Attack on Empire actor a 'racial and homophobic hate crime,' family says
Jussie Smollett's family also pushed back against suggestion he was less than honest with police
Jussie Smollett's family said Thursday that the attack on the black and gay Empire actor in downtown Chicago this week was a "hate crime," and they pushed back against any suggestion that he was anything but honest with the police.
Smollett, 35, who plays the gay character Jamal Lyon on the hit Fox television show, hasn't spoken publicly about the early Tuesday attack, though his representative said Wednesday that he was recovering at home.
Smollett's family issued a statement through a spokesperson Thursday saying they believe he was the victim of an unprovoked "racial and homophobic hate crime" and that he has been forthright with police, who are still searching for surveillance video of the attack.
"Jussie has told the police everything from the very beginning. His story has never changed, and we are hopeful they will find these men and bring them to justice," the family said.
They thanked the public "for their prayers" and said they are "so grateful that God saw him through this cowardly attack alive."
"We want people to understand these targeted hate crimes are happening to our sisters, brothers and our gender non-conforming siblings, many who reside within the intersection of multiple identities, on a monthly, weekly and sometimes even daily basis all across our country," the family said. "Oftentimes ending fatally, these are inhumane acts of domestic terrorism and they should be treated as such."
The family said such incidents will continue to happen until people are held accountable.
Detectives have recovered more surveillance footage of Smollett walking home from a Subway restaurant that morning, including video of him arriving at his apartment building with a rope around his neck, said police spokesperson Anthony Guglielmi.
Smollett told police that two masked men jumped him on his walk home at around 2 a.m. CT on Tuesday. He said they punched him, subjected him to racist and homophobic insults, threw an "unknown chemical substance" on him and put a thin rope around his neck before fleeing.
Smollett's manager called police about 40 minutes after he got home, Guglielmi said. When officers arrived, the actor had cuts and scrapes on his face and the rope around his neck. Smollett later went to a hospital for treatment.
Detectives, who are investigating the case as a possible hate crime, have watched hundreds of hours of footage from private and public surveillance cameras, but gaps remain, and they still haven't seen video of the attack or men who match Smollett's description of his assailants, Guglielmi said.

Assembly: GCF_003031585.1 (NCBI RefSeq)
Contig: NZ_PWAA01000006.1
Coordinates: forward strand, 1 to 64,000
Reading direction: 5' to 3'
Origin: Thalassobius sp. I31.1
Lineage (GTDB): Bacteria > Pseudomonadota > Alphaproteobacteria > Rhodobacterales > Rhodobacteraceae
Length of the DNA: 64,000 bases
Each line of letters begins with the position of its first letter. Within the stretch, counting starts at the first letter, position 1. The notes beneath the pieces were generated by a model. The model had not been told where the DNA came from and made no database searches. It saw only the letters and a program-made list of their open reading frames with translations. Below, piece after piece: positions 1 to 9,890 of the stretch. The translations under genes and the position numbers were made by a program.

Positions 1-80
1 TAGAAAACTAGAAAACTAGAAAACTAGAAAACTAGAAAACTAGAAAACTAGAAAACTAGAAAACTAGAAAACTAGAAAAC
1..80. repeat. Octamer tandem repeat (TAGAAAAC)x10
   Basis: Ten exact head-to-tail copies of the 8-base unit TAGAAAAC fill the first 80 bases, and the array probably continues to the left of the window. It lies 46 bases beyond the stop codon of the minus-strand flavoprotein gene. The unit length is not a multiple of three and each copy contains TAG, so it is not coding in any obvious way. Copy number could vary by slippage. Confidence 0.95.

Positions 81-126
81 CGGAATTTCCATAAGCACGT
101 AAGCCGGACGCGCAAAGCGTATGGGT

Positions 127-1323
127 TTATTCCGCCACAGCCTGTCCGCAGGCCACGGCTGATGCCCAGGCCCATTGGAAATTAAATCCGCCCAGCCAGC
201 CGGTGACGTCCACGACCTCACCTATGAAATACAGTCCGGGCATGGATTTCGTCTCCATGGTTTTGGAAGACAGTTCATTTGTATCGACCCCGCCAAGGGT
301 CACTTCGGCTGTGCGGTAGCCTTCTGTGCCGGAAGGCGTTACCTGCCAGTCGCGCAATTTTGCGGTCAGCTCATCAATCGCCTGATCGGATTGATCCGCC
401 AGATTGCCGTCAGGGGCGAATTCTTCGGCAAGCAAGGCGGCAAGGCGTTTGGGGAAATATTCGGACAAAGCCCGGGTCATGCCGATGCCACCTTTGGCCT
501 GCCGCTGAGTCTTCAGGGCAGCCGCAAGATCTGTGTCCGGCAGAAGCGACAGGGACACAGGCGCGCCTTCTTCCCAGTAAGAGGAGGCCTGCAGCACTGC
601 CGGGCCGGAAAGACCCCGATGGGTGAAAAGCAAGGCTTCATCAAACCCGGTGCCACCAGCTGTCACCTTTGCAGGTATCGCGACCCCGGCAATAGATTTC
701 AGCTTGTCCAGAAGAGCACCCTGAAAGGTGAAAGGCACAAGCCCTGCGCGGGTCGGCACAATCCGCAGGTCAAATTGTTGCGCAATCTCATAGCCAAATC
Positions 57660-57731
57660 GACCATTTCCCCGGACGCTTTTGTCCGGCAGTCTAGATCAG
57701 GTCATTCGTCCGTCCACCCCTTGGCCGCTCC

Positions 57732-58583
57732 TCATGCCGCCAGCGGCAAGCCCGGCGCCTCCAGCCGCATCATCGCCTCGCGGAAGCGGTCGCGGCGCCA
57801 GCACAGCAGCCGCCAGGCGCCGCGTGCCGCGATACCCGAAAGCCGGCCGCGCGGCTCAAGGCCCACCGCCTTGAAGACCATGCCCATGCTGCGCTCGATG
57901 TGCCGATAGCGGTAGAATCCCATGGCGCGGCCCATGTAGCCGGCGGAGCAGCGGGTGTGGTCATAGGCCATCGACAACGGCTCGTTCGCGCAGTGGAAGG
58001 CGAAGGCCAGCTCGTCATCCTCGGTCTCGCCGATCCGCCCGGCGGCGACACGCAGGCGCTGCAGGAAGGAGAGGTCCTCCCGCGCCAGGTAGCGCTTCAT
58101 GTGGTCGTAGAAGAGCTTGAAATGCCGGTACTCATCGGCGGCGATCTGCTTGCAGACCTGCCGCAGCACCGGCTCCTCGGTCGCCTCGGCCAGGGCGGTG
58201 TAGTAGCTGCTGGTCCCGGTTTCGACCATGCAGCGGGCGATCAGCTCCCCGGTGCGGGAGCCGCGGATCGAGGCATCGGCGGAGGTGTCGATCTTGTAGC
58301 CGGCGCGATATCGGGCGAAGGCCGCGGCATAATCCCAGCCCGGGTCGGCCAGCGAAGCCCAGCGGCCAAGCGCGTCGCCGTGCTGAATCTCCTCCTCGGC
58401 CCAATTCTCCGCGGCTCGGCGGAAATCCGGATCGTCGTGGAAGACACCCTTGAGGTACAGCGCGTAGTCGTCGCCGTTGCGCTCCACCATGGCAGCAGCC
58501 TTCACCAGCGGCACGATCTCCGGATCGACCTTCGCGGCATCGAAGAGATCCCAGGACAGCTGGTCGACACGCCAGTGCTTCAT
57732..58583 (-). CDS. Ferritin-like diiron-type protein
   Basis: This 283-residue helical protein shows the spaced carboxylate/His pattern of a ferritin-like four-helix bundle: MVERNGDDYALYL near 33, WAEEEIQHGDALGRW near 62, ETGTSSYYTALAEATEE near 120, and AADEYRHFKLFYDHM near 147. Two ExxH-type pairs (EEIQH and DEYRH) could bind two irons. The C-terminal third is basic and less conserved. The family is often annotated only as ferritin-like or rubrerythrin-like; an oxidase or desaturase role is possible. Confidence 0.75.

The area is home to many high-end hotels and restaurants and has hundreds of cameras, so there are still many more videos for investigators to collect and go through as they try to get a complete picture of Smollett's walk home, Guglielmi said.
It is tedious work that is made more difficult because the time stamps on various cameras may not be in sync, meaning detectives have to figure out the exact times of events, he said.
"It's like putting together a puzzle," he said.
Guglielmi said Smollett and his manager told detectives they were talking on the phone at the time of the attack, but that the 36-year-old actor declined to turn over his phone records to the detectives, who routinely ask for such information during criminal investigations.
Show will go on
Police are hoping to identify and talk to two people who were walking in the area at the time of the attack and whose grainy image the department released. Guglielmi stressed that the people are not considered suspects and that police want to question them because they were in the vicinity and might have useful information.
Chicago has one of the country's most sophisticated and extensive video surveillance systems, including thousands of cameras on street poles, skyscrapers and buses and in train tunnels.
Reports of the attack drew a flood of outrage and support for Smollett on social media. Some of the outrage stemmed from Smollett's account to detectives that his attackers yelled that he was in "MAGA country," an apparent reference to the Trump campaign's "Make America Great Again" slogan that some critics of the president have decried as racist and discriminatory.
The FBI is investigating a threatening letter targeting Smollett that was sent last week to the Fox studio in Chicago where Empire is filmed, Guglielmi said. The FBI has declined to comment on the investigation.
In addition to his acting career, Smollett has a music career and is a noted activist, particularly on LBGTQ issues. Smollett's representative said his concert scheduled for Saturday in Los Angeles will go on as planned.